Rev. James Edward Sims, a Baptist minister, also a successful agriculturist of Moreau Township, was born in Morgan County, February 28, 1839. His parents, James and Rachel (MnGarity) Sims, were natives of South Carolina and their sketch appears elsewhere in this volume. Rev. Sims was reared to farm labor, and in the days when the means and appliances for farming were crude and imperfect -- when the people worked oxen, covered their corn with a hoe, cut their wheat with a sickle or cradle, and bound it in sheaves by hand. He received his education in the district schools and finished with one term in the school at Versailles,but has improved his scholastic education much by individual study. Being a native Missourian he belongs to one of the best known pioneer families. In his early boyhood much of the great State of Missouri was a wilderness. He belongs to that class of men who have witnessed not only the growth of his county and State, and the advance of civilization in the West, but has been one of the active promoters of commercial growth and of the moral, social and religious development of the people. The subject of this sketch was but twenty-one years old when his father died, at which time he took charge of the home farm and conducted it for three years. He was married in 1861 to Miss Ann E. Williams, daughter of Josiah B. Williams, a native of Simpson County, Ky. After marriage Mr. Sims bought a partially improved farm in Morgan County, on which he lived a short time, and then went to Nebraska, where he remained eighteen months, engaged in farming and attending to his ministerial duties; for he had joined the Baptist Church in September, 1856, was licensed to preach in 1864, and was ordained a minister March 12 of the following year. He then returned to Morgan and began farming on a part of the old Sims estate, where he remained fifteen years. He then purchased the farm on which he now lives, six miles east of Versailles, consisting of 315 acres, all cultivated land except eighty acres of timber. Mr. Sims has been pastor of a number of churches in this and adjoining counties; has been an evangelist for both the Concord and LaMine Associations, and it may with truth be said that his earnest speaking and pathetic appeals have stirred the hearts of many, and under his ministry many have entered the church. Being a man of affairs and associated as he is with the people in their every-day life, he enjoys opportunities for instruction and moral upbuilding not enjoyed by the clergyman who is constantly immured in the study of the city church. To being intensely practical in his religion, and believing as much in the example as in the precept, may be attributed much of his success as a minister. Six children have been born to this marriage: Clarence D.; Mary V., who died in infancy; Dora E., now the wife of John T. Steel, a teacher of Pilot Grove, Mo.; James E. Sims, Jr., Penola Grace and Josiah B. All are members of the Baptist Church and joined at an early age. Through his ministerial work Mr. Sims is well known in Moniteau, Miller, Benton and Cooper Counties, and has been present at the organization of a great many churches. His ministry is characterized by liberality and charity for all Christian workers of whatever denomination. During the war he served as orderly sergeant of Company K, Forty-third Regiment Enrolled Missouri Militia, in the Union service, and also during that time, while at home, acted as a magistrate of his county. He is an active worker in the cause of education, both public and private, and has for years labored earnestly to utilize all the educational means within reach to facilitate tho intellectual and moral development of the youth of the country. Politically he is and always has been a Democrat. On the question of the manufacture and sale of intoxicants he may be said to be a prohibitionist, taking as he does no uncertain ground in opposition to the rum traffic. Rev. Sims is yet in the full vigor of life, active, energetic and industrious in whatever he undertakes, and is one of Morgan County's most useful citizens.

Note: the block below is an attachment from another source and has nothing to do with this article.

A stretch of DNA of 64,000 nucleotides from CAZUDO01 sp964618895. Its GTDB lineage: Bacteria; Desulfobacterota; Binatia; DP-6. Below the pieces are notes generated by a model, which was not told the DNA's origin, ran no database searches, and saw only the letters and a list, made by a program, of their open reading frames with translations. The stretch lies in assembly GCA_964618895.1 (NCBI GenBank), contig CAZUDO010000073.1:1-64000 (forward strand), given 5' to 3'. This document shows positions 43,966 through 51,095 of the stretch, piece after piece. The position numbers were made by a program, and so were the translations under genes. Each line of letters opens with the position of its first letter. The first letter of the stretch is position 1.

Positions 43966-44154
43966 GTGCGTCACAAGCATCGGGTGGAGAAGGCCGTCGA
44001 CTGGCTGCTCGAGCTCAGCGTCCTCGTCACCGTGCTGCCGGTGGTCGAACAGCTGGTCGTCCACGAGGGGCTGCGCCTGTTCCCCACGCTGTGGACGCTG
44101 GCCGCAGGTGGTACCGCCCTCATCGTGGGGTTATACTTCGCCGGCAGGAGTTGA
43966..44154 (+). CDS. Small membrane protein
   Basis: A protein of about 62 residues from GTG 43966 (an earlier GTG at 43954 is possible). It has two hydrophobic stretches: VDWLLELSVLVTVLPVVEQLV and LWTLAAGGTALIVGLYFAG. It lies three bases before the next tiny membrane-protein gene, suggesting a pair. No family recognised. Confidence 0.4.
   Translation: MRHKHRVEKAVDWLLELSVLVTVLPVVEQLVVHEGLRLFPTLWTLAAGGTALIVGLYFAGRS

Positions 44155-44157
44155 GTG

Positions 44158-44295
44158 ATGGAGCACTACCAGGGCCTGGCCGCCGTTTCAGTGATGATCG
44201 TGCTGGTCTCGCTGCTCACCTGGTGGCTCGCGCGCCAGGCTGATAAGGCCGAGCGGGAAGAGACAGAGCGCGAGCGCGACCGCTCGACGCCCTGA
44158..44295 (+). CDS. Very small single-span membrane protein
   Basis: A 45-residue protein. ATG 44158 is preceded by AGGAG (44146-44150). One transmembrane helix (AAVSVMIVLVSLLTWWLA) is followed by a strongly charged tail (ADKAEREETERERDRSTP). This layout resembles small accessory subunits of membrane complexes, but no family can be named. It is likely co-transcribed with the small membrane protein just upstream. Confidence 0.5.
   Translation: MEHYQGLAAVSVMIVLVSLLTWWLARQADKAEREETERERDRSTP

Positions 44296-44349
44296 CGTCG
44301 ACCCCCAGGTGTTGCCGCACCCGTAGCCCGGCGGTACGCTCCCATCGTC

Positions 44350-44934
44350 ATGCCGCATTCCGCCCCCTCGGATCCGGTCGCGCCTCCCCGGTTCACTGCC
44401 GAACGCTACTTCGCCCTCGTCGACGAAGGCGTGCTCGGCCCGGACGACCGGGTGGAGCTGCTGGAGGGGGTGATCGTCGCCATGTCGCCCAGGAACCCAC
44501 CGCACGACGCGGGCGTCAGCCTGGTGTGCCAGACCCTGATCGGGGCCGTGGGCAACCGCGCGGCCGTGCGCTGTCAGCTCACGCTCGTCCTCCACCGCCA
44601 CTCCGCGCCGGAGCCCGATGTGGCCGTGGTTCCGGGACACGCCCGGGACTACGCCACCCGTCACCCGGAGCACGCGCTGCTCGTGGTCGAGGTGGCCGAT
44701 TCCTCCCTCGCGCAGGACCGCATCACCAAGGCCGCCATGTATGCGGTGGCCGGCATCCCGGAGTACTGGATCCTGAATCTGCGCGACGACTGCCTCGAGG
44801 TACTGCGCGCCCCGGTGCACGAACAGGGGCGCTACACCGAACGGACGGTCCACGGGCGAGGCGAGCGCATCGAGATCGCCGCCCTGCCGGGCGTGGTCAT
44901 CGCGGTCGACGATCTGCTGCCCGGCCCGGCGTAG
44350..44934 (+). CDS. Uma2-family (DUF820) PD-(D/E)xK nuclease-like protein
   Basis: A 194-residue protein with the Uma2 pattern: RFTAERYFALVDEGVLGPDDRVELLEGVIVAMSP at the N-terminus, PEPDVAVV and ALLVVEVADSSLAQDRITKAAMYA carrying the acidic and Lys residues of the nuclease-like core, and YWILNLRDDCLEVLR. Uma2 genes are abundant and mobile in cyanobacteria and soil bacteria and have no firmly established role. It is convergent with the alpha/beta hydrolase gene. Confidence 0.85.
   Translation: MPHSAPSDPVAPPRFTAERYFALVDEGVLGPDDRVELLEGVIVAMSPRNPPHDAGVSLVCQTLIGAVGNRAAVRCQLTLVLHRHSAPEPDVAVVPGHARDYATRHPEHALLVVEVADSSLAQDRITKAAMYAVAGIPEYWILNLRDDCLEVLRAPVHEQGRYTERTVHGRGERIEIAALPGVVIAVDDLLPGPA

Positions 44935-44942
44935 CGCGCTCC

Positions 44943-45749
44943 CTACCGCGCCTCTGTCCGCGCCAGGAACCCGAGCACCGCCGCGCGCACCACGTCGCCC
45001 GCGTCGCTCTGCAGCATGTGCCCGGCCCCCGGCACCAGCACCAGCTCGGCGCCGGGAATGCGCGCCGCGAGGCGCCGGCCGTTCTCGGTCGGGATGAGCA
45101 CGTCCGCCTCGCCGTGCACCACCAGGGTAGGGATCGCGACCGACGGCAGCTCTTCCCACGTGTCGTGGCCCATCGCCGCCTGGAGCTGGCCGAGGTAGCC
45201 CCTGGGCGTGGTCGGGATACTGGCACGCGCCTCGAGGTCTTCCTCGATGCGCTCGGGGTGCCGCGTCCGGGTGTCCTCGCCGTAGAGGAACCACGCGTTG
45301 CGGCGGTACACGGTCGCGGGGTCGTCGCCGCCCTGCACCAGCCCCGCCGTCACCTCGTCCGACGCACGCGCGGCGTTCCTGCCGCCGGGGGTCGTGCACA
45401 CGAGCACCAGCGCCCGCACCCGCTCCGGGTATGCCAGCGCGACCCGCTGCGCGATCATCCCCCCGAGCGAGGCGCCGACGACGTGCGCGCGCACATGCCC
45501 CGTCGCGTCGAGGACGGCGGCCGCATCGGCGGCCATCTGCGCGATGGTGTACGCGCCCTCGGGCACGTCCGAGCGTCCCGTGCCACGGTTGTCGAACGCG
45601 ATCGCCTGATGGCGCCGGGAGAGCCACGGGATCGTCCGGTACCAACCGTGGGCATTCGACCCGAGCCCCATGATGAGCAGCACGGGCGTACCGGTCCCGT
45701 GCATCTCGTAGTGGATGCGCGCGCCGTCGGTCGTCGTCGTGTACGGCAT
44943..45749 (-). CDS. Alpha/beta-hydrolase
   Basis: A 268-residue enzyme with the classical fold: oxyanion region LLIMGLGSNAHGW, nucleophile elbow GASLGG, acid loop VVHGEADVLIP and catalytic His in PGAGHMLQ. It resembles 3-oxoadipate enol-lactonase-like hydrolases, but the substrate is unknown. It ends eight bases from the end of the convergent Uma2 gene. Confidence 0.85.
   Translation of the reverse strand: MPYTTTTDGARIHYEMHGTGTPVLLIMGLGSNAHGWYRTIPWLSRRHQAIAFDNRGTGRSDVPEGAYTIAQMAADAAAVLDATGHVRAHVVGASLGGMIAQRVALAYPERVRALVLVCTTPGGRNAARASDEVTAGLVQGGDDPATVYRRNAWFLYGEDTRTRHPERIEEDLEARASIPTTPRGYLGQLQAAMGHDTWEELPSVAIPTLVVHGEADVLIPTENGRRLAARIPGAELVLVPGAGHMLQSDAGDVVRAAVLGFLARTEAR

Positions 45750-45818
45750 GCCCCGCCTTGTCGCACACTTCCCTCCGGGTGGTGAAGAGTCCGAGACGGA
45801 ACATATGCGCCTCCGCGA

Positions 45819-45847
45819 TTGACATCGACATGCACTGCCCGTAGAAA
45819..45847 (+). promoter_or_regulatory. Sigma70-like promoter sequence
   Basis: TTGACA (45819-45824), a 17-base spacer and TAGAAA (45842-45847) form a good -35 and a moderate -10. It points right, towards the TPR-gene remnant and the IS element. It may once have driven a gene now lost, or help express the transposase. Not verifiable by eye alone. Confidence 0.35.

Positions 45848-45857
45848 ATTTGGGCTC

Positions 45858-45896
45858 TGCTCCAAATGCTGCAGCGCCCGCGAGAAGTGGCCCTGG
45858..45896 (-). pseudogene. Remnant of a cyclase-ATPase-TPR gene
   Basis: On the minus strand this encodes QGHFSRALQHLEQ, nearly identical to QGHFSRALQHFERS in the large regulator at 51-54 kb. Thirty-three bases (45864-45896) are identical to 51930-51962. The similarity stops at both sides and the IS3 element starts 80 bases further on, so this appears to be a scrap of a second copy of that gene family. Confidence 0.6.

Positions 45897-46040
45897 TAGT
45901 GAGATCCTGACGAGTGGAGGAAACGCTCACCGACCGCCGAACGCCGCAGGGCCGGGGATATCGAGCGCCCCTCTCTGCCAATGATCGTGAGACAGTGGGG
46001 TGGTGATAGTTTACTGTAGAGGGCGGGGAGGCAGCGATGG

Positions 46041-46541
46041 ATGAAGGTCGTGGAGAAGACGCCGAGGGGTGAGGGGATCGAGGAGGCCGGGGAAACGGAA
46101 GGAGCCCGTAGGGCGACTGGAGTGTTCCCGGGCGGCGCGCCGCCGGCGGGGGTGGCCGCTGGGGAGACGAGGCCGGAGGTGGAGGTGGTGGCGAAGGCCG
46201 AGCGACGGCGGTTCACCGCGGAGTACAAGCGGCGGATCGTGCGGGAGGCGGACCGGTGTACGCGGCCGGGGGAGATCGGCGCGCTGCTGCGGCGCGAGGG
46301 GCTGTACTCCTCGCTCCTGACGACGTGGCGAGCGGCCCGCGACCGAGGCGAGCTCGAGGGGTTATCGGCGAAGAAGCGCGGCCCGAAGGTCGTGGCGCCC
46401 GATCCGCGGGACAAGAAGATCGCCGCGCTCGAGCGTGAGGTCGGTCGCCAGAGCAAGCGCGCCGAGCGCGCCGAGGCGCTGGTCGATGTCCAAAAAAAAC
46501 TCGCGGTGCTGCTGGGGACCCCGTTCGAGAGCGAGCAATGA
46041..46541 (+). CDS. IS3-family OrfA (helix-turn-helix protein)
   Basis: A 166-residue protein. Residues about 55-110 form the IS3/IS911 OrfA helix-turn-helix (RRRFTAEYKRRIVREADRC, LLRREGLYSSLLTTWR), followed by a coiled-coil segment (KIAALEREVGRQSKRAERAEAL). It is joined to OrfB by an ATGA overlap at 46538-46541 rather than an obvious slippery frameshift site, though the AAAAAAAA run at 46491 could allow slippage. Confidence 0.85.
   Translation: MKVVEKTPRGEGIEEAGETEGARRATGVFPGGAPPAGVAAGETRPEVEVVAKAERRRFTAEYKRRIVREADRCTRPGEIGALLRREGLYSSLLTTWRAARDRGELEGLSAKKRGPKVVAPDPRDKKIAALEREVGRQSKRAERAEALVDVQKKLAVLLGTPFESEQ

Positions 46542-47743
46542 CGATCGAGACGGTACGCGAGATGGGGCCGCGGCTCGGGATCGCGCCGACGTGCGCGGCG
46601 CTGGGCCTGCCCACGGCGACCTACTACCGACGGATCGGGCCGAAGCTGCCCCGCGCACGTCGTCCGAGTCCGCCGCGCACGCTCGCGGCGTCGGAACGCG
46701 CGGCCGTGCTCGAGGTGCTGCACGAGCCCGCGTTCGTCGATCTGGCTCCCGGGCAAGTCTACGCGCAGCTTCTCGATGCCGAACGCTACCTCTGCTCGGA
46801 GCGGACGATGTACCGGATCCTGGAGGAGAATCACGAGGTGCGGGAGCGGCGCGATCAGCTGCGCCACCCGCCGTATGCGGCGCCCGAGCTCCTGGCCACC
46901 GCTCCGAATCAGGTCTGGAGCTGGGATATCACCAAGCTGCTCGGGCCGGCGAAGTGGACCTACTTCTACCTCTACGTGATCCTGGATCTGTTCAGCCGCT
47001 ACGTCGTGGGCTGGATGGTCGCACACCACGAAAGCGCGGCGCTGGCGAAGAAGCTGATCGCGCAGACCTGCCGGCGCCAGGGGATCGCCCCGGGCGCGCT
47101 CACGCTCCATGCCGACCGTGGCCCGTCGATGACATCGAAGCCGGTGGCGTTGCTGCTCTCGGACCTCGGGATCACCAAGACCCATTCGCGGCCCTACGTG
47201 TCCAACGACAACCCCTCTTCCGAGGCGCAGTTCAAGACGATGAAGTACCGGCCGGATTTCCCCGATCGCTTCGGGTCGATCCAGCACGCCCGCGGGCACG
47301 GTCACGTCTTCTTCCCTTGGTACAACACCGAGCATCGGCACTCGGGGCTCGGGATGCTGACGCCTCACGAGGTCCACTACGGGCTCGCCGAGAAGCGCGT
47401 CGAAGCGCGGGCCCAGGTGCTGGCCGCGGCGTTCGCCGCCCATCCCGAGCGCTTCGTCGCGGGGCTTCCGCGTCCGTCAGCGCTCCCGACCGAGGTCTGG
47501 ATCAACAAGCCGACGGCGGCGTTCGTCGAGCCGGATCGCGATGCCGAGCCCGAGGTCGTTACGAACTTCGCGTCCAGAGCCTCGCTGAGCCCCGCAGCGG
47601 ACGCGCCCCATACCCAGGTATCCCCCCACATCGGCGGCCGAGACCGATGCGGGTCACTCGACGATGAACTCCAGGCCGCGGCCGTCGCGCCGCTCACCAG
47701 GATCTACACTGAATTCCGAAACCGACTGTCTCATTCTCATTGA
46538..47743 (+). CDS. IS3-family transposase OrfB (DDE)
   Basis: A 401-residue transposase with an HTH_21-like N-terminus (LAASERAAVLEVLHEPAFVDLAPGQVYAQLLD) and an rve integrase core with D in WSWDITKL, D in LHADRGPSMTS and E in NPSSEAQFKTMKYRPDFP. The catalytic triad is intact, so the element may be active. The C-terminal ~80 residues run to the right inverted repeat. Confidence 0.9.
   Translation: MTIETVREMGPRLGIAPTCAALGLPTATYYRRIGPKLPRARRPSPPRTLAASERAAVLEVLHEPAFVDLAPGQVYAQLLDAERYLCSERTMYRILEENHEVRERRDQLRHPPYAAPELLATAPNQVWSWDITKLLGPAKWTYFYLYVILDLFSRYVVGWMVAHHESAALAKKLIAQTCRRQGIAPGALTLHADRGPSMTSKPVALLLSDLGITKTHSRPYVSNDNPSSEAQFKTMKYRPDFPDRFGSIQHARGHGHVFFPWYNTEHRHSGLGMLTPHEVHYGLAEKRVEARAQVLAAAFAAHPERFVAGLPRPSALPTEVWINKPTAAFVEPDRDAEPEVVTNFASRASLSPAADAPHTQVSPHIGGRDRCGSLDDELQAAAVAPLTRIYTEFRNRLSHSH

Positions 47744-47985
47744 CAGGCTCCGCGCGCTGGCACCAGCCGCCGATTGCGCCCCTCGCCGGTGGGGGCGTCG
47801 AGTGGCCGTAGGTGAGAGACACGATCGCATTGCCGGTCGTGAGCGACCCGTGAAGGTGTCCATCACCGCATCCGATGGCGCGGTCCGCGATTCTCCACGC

History of Cole, Moniteau, Morgan, Benton, Miller, Maries and Osage Counties, Missouri, Goodspeed Publishing Co., 1889.